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Goodwin Jewellers fraud: No recourse for depositors as jewellery schemes are unregulated

Suresh P Iyengar Mumbai | Updated on October 29, 2019 Published on October 29, 2019

Rajendra Kumar, an engineer employed in a private sector company, is shattered ever since Goodwin Jewellers at Dombivli in the outskirts of Mumbai shutdown.

He had been depositing ₹5,000 a month for the last nine months with the jeweller. It was to mature in two months. But now his plans to buy bangles for his daughter on her birthday has gone for a toss.

Kumar is among over 60 others who had gathered outside the shop after it remained shut for two consecutive days before Dhanteras, an auspicious occasion to buy gold.

Some among the distressed crowd had received messages from the promoters of Goodwin Jewellers saying that their money is safe without explaining when they will get it back. Over 300 complaints have been filed with the police across Maharashtra. The promoters are yet to be traced.

The saddest part of the entire event is there is no immediate recourse for consumers, mostly women, who had lost their hard earned money in the monthly schemes promoted by the fly-by-night jewellers as these schemes are unregulated.

In fact, the Banning Unregulated Deposit Schemes Bill, 2018, passed by Parliament early last year banned all unregulated deposits, replacing the earlier legislative-cum-regulatory framework that has considerable time lags.

This has hit several jewellers incorporated under the Companies Act 2013 from taking monthly deposits. The jewellery schemes usually have a tenure of 11 months, with the jeweller waiving the instalment for the 12th month or not charging making expenses.

Jewellers show these deposits, unregulated by any agency, as advance against sales. According to industry estimate about 25 per cent of the entire jewellery sales are through the monthly gold accumulation scheme.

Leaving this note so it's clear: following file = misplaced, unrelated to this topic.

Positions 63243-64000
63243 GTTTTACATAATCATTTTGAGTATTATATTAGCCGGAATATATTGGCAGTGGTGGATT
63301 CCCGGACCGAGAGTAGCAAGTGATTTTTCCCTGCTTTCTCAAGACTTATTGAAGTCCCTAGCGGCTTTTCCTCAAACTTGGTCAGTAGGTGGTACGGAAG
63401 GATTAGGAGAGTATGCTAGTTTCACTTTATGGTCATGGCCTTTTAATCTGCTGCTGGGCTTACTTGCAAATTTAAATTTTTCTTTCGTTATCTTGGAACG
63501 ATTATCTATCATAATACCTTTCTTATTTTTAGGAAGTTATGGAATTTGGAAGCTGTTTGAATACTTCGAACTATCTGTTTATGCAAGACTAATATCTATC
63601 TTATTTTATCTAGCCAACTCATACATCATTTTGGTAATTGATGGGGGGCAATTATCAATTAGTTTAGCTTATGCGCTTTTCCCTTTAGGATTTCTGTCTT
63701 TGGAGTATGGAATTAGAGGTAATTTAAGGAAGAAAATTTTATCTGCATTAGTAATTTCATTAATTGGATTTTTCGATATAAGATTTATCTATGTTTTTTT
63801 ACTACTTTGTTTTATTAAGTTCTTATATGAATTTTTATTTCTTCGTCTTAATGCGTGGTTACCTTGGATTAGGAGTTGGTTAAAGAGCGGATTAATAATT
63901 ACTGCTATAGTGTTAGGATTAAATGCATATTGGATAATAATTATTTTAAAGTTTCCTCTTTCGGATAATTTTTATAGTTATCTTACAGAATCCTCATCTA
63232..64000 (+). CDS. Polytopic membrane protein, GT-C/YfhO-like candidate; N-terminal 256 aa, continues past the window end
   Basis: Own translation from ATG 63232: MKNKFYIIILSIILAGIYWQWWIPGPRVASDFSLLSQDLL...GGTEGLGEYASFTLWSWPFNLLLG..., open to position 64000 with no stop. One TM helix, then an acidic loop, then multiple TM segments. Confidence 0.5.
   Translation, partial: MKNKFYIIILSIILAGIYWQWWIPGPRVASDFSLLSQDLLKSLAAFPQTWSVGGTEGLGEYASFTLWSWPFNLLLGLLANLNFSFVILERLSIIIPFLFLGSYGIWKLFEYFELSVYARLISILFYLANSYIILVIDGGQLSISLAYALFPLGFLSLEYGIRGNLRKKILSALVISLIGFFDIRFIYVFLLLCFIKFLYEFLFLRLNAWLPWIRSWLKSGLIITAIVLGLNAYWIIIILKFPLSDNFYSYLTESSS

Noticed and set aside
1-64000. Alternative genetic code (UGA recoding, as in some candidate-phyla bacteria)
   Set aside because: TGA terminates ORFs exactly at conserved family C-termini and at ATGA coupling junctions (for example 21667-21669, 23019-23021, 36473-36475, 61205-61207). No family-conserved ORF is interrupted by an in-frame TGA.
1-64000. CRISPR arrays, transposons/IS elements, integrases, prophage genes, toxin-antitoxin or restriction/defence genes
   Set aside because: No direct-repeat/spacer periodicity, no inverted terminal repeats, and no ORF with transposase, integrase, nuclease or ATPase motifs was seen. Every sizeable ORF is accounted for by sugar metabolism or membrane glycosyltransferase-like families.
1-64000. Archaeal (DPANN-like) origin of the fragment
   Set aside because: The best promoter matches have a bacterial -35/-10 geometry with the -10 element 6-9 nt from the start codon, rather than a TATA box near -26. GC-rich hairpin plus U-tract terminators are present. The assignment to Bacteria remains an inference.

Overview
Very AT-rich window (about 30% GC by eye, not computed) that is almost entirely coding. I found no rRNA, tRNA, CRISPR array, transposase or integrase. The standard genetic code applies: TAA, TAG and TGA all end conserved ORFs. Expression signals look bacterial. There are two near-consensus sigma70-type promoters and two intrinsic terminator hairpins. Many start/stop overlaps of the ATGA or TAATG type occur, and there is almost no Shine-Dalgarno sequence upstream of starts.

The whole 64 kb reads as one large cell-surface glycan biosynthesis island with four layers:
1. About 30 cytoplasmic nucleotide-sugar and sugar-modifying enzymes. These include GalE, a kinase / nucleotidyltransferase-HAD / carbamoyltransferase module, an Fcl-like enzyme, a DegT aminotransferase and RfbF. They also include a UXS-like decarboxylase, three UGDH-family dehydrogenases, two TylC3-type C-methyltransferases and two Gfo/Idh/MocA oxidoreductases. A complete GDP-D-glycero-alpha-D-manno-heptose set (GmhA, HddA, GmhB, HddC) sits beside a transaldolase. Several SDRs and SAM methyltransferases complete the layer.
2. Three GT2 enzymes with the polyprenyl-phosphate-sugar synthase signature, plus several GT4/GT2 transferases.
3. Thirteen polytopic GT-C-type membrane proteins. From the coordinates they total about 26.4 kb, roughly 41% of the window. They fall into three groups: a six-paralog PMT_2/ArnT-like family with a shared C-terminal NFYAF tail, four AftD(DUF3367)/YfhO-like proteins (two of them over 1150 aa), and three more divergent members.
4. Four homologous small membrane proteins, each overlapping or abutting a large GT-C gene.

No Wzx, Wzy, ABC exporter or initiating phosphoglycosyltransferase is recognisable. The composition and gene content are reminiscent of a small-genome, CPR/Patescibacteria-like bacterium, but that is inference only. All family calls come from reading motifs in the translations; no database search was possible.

The jewellers when they take money from customers do not allocate any gold against the money received and it becomes a mere working capital loan, said a banker.

With the fund to jewellers being tightened through proper channels they resort to promising more returns, he said.

Somasundaram PR, Managing Director, World Gold Council said with this product getting popular among general public the government should offer it through financial institutions such as banks and insurance companies.

These institutions can allocate gold worth the money deposited by customers and at end of the tenure the entire gold accumulated can be transferred to jewellers. In the entire process consumers will also benefit as they will lock in the gold price monthly, he added.

As a word of caution, Abhay Mehta, a Mumbai-based jeweller, said consumers should be very careful while buying e-gold and ensure that the online platform that sells the gold has a trustee and a custodian to safe-keep the gold against the money invested.

With the gold prices going up, a lot of online platforms have sprung up to sell e-gold at discount but again they are not regulated and consumers should be very careful, he added.

Published on October 29, 2019
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